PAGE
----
Hot Work Tool Steel VS Cold Work Tool Steel

By Bob Gorman posted 12-03-2019 08:23


For any successful job, you need to have the appropriate tools to achieve your goals. The same principle applies when it comes to grinding, drilling, cutting, and forming metals. To quickly accomplish these actions, you need tool steels. 

In general, tool steels are high-quality, alloy, and carbon steels commonly used to make, for example, bits, reamers, and cutters for machining metals, wood, and plastics. 

Overall, tools steels are required when it comes to shaping other metals into handy components. These tool components must have specific requirements, such as:

  • High hardness
  • Good wear resistance
  • Adequate toughness
  • High hardenability

Moreover, tool steel appears as hot work tool steels and cold work tool steels, and each comes with unique characteristics and advantages. Read on to learn their traits and what makes them different in terms of effectiveness. 

Hot Work Tool Steel

Hot work tool steels are used for delicate work at high temperatures. Naturally, this tool is cooled to room temperature after the job. Therefore, these tools are put to repeated thermal cycles. 

In general, they are used to create nonferrous metals, and iron, as well as in the manufacture of pressure die casting, forging, and extrusion. Also, they are used in the process of glass and pipe manufacturing. 

Since hot work tool steel goes through repeated thermal cycles, this thermal fatigue deliberately leads to the formation of surface cracks, which are also known as fire cracks.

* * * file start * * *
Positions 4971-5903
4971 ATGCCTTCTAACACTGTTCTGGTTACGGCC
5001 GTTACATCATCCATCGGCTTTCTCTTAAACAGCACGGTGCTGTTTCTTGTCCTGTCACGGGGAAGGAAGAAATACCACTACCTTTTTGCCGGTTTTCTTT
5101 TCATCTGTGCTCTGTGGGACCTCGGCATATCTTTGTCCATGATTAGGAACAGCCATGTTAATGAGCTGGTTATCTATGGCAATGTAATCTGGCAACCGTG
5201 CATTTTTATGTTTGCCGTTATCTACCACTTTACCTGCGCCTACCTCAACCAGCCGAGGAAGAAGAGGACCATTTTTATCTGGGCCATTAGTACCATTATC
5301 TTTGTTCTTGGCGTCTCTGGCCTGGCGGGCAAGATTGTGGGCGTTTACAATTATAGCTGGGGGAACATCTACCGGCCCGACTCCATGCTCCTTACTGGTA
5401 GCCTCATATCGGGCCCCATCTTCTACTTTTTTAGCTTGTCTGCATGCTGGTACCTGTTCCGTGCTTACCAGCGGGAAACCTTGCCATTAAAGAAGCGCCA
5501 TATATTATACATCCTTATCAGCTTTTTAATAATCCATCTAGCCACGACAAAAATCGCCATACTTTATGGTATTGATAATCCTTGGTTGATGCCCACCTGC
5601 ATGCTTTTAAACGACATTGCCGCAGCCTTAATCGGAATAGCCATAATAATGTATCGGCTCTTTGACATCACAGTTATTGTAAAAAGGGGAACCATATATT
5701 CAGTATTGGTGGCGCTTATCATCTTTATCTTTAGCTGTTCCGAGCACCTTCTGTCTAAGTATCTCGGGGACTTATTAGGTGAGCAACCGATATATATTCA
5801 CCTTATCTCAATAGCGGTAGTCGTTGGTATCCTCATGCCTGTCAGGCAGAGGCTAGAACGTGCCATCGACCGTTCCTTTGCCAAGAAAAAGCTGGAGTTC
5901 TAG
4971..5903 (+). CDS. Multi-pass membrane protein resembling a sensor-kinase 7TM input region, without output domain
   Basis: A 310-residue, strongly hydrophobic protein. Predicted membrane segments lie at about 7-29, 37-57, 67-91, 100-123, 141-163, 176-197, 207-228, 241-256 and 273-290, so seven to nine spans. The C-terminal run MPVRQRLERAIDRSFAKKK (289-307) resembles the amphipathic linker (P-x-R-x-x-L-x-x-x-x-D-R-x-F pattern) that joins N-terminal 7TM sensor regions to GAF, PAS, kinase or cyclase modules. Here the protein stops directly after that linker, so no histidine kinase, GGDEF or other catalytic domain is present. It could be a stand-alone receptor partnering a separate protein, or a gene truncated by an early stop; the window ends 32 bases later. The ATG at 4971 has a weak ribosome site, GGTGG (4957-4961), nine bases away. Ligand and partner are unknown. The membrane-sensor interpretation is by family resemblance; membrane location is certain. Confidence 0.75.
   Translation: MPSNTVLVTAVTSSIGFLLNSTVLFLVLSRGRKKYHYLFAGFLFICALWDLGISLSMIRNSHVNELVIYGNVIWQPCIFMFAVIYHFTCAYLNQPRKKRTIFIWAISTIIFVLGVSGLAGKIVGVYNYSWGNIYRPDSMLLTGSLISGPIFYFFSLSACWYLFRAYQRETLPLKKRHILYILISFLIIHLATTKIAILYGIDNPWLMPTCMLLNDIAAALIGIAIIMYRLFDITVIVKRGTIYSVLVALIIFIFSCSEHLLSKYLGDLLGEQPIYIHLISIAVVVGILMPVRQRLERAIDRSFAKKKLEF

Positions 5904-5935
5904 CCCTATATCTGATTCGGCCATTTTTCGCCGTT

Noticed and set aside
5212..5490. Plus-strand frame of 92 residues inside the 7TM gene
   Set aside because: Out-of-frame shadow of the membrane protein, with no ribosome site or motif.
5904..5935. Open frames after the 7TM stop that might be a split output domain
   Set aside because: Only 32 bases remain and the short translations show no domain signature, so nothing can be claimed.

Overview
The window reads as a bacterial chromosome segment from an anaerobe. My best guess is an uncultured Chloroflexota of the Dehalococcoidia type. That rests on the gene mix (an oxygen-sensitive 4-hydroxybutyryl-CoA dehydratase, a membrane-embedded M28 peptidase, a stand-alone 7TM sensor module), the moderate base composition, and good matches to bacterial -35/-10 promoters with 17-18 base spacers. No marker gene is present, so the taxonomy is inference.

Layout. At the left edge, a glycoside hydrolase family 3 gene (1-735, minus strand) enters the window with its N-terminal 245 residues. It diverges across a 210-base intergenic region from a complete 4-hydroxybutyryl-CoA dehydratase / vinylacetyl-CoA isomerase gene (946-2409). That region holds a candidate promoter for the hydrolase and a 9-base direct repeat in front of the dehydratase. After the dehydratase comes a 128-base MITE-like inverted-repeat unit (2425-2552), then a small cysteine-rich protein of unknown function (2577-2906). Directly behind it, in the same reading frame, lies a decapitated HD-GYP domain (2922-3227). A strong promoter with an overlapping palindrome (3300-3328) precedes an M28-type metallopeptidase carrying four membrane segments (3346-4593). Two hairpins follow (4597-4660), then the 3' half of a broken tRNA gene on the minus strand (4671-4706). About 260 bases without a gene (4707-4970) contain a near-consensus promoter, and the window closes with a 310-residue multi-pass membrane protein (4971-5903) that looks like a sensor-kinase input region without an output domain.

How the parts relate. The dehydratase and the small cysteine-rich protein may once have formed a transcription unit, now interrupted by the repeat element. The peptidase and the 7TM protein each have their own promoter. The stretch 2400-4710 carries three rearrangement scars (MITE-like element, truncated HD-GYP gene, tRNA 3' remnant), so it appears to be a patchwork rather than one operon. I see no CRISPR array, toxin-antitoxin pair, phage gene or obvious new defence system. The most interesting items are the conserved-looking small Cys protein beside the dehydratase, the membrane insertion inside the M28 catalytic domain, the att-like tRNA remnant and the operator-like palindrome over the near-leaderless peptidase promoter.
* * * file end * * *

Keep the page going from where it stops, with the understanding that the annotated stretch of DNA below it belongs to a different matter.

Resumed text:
For example: if the steel doesn't have a certain level of toughness to endure the thermal strains, the surface will crack. Therefore, the high temperature is more critical to these steels than the room temperature value. 

The usage of high-quality hot work tool steels is mandatory to provide an optimal degree of high productivity and operational efficiency. These tools are always defined by their chemical composition and the technology applied during production. 

Overall, hot work steels have shallow carbon content (0.25 to 0.6%) and high-alloy type. Moreover, they come with specific physical characteristics such as resistance to heat checking, shock, and heat-treating deformation.

Cold Work Tool Steel

Cold work tool steels contain a low alloy of chromium, manganese, molybdenum, and tungsten. These steels are known as inexpensive steel, and in most cases, they are used for all types of blanking and forming gauges, collets, dies, etc. 

Cold work tools steels are used for applications that are done at room temperature, and they come with different characteristics. They have an extremely low tendency to deformation, cracks, and overall they have high resistance to abrasive water. 

The best cold work tool steel with these characteristics and much more, such as great flexibility and high hardenability, are standard for Tool steel 1.2379 / AISI D2. Furthermore, cold work tool steel is used for rollers, cutting horns, marble, tools for cutting paper and plastics, etc. 

Hot Work Tool Steel Vs. Cold Work Tool Steel

Since both cold and hot work tool steels come with unique elements and various physical properties, choosing the right one will depend on your final outcome, meaning what you want to achieve and create. That being said, selection should be made right. Therefore, think about the following factors:

  1. Will the tool steel be used for plastic molding?
  2. Will you use the tool steel in specific circumstances?
  3. Will the tools steel be used in high or low temperatures?
  4. Is high cost a concern?
  5. Do you need tool steel to work at high speeds?
  6. Will the tool steel be put to significant impacts?

Make sure that you always opt for tool steels that come from a company engaged in import, export, retail, and wholesale distribution of quality steel. This way, you will know that you will get high quality. 

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